Algebra/Arithmetic/Numerical Axioms

From Wikibooks, open books for an open world
Jump to: navigation, search
Algebra

Numerical Axioms[edit]

It is possible to define a regular set of numbers in a formal fashion. The set of Peano axioms define the series of numbers known as the natural numbers. They are as follows:

  1. There is a whole number 0.
  2. Every natural number a has a successor, denoted by a + 1.
  3. There is no natural number whose successor is 0.
  4. Distinct natural numbers have distinct successors: if a <> b, then a + 1 <> b + 1.
  5. If a property is possessed by 0 and also by the successor of every natural number it is possessed by, then it is possessed by all natural numbers.

Let us attempt to motivate these axioms. We want these axioms to eliminate any set which is not the natural numbers. E.g., any set fulfilling the above should at least be infinite.

The first two are obvious properties of the natural numbers (and of integers) as we know them. Note that some prefer to use 1 as the lowest number. The reason for choosing zero has root in [set theory], in which the first natural number is chosen as the empty set \emptyset.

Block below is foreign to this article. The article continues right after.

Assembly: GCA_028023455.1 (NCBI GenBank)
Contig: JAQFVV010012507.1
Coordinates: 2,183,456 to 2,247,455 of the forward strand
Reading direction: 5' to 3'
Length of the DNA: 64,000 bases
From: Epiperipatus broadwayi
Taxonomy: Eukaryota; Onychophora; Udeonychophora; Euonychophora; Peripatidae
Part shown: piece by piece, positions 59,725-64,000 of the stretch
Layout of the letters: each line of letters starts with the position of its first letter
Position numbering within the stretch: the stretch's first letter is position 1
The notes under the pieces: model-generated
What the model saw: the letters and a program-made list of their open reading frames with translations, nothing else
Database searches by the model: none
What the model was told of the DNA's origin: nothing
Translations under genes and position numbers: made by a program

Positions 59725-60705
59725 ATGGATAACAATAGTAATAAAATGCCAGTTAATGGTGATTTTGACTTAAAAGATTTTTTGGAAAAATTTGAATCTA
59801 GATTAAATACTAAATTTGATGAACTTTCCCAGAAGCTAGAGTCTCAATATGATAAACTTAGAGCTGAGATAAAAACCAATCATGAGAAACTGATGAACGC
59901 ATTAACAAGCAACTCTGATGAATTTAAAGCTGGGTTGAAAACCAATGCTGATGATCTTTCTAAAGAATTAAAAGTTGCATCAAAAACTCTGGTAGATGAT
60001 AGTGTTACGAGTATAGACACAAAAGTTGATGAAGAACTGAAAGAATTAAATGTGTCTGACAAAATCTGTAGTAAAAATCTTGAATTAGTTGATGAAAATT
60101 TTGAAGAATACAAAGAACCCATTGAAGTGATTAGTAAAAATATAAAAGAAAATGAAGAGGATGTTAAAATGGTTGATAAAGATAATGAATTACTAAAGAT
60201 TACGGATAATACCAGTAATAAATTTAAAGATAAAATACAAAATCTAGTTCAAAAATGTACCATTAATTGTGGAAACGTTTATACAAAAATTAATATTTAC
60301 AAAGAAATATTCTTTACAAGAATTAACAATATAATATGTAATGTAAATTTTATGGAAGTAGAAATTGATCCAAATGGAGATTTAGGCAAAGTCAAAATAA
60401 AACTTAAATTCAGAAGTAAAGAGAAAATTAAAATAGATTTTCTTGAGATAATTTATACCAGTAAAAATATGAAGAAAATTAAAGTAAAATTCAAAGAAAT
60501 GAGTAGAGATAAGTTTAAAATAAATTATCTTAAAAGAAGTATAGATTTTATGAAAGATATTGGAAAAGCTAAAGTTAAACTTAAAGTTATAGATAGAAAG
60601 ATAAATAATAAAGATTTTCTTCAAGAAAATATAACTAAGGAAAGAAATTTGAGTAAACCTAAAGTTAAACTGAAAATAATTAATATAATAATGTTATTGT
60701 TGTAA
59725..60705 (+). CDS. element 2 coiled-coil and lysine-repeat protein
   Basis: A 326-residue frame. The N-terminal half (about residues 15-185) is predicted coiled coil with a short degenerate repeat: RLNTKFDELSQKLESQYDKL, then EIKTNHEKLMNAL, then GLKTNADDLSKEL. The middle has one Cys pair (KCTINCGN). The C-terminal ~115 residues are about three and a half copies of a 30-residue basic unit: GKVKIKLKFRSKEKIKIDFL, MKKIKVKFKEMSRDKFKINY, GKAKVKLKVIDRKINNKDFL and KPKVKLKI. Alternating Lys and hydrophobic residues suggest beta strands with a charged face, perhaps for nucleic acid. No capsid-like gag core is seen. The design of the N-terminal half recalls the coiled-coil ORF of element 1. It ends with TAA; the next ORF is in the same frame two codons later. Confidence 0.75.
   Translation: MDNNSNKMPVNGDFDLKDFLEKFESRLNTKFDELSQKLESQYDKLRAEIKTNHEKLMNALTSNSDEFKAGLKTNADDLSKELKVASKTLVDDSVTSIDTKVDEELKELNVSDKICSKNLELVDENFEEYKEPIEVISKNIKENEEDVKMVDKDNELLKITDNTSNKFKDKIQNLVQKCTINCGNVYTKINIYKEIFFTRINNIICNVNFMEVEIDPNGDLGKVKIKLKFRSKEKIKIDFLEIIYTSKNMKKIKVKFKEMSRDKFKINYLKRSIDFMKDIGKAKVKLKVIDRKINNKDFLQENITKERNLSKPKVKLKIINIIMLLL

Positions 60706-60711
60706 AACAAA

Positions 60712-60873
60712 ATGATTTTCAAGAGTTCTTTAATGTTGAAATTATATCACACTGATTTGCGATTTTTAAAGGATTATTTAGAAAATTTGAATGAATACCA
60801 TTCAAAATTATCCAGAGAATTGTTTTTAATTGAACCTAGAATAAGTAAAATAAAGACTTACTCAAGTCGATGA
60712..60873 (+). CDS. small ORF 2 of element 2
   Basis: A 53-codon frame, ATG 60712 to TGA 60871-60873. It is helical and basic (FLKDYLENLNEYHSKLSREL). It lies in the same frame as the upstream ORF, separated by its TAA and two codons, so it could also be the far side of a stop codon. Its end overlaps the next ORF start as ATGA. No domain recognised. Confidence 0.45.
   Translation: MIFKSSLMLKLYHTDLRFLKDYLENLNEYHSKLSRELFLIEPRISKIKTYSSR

The 3rd axiom prevents circularity. If this axiom was not included, defining 0 + 1 = 0 would trivially fulfill the remaining axioms --- prove this for yourself by considering each remaining axiom!

The 4th prevents a partial loop. Consider a the set \{0,1\} and set 0+1=1 and 1+1=1. This set fulfills every axiom but the 4th --- prove this for yourself.

The 5th is sometimes called the induction axiom. It ensures that the set is connected, i.e. that we can reach any number by using the 2nd axiom repeatedly on 0. An example of a set that fulfills every axiom but the 5th is \left\{0, \frac{1}{2}, 1, \frac{3}{2}, \dots\right\} with the usual meaning of +1.


From this we can deduce the existence of a series of quantities like this:

  • 0
  • 0 + 1
  • 0 + 1 + 1
  • 0 + 1 + 1 + 1
  • 0 + 1 + 1 + 1 + 1
  • 0 + 1 + 1 + 1 + 1 + 1
  • and so on

where '0' is a constant and the first natural number and '1' is a constant natural number equivalent to the difference in value between two consecutive natural numbers.

This set is sufficient for counting. However, it is inconvenient to refer to a large natural number as '0' followed by the requisite large number of '+ 1' expressions. Due to this, each of the natural numbers is given a label, and to make the labelling easier another axiom is introduced:

'0 + 1' is equivalent to '1'.

Thus the series of natural numbers may be written so for some brevity:

  • 0
  • 1
  • 1 + 1
  • 1 + 1 + 1
  • 1 + 1 + 1 + 1
  • 1 + 1 + 1 + 1 + 1
  • and so on

Once this is done, giving each quantity its own label is trivial. And so the series of natural numbers can then be written:

  • 0
  • 1
  • 2
  • 3
  • 4
  • 5
  • and so on